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The Importance of Mathematical Sciences at Colleges and Universities in the 21st Century

The Importance of Mathematical Sciences at Colleges and Universities in the 21st Century

This task force report by the Mathematical Association of America (MAA) articulates the role of mathematics, and by association, of academic mathematical sciences departments in colleges and universities, in the 21st century. It responds to challenges these departments face by describing the role of mathematics in preparing quantitatively literate citizens, in developing highly skilled STEM graduates, in preparing tomorrow’s K-12 teachers, and in generating new knowledge, both theoretical and applied, that will continue to provide our nation with economic advantages into the future.

Importance to Society       Importance to Students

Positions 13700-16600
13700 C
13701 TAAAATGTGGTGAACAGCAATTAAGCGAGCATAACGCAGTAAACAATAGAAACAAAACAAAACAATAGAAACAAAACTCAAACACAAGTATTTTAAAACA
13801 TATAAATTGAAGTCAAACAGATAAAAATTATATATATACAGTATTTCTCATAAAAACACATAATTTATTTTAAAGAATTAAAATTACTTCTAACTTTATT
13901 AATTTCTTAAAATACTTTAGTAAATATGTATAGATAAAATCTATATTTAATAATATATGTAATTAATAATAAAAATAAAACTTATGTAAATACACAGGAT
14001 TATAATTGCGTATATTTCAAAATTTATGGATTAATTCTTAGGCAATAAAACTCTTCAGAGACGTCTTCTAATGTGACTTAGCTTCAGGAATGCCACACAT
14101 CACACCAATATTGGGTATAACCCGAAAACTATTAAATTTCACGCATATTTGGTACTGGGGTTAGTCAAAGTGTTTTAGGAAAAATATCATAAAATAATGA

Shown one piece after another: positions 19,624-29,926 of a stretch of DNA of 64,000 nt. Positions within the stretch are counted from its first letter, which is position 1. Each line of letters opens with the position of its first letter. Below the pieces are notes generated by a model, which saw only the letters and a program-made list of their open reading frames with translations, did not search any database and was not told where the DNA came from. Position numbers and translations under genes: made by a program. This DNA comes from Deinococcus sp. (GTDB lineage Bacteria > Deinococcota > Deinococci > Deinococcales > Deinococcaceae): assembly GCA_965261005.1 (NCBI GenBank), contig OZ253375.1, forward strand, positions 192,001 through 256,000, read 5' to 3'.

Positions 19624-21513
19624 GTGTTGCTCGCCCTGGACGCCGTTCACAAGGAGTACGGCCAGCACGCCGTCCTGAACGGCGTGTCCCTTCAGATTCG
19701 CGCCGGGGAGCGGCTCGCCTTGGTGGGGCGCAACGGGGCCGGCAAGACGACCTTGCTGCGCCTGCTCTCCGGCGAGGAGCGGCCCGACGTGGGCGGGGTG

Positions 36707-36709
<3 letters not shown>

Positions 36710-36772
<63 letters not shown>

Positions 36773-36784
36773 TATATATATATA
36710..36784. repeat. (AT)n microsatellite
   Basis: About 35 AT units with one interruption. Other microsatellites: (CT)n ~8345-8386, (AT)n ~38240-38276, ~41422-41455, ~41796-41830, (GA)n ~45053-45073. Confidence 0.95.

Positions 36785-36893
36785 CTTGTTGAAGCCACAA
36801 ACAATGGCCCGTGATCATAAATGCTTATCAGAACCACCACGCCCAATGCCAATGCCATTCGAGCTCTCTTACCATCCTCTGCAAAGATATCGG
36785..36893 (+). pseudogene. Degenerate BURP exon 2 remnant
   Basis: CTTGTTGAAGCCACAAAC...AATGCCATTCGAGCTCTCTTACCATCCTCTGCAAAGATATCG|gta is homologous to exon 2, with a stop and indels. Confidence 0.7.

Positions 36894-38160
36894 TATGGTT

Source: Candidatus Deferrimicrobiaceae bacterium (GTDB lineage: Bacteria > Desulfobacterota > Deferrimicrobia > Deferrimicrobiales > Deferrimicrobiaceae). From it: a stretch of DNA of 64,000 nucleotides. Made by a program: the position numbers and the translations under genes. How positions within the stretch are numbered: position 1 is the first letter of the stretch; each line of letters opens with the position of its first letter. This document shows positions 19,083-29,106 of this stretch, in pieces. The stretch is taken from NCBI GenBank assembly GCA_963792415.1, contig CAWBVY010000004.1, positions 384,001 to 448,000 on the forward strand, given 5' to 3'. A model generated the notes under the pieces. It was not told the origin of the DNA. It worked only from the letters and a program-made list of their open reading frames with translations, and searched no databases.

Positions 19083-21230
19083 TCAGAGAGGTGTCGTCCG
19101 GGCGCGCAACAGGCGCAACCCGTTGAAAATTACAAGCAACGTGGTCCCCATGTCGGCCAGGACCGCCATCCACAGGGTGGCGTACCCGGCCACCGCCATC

Importance to K-12 Education       Importance to Departments

Importance to Society

Mathematics is an indispensable component of business, design, innovation, basic research, and higher education. A critical mass of citizens trained in post-secondary mathematics is essential for economic growth and development. A recent report from the MAA on preparing the 21st century workforce emphasized the need to increase society’s awareness of the value of mathematics (Zorn et al., 2014):

Public awareness is scant -- even among employers, students, faculty and administrators -- about careers with links to STEM disciplines and about the importance of mathematics and statistics for both STEM and non-STEM careers. Such careers include a broad range of options, including finance, economics, and medicine, that require strong mathematical and statistical foundations. (p. 9)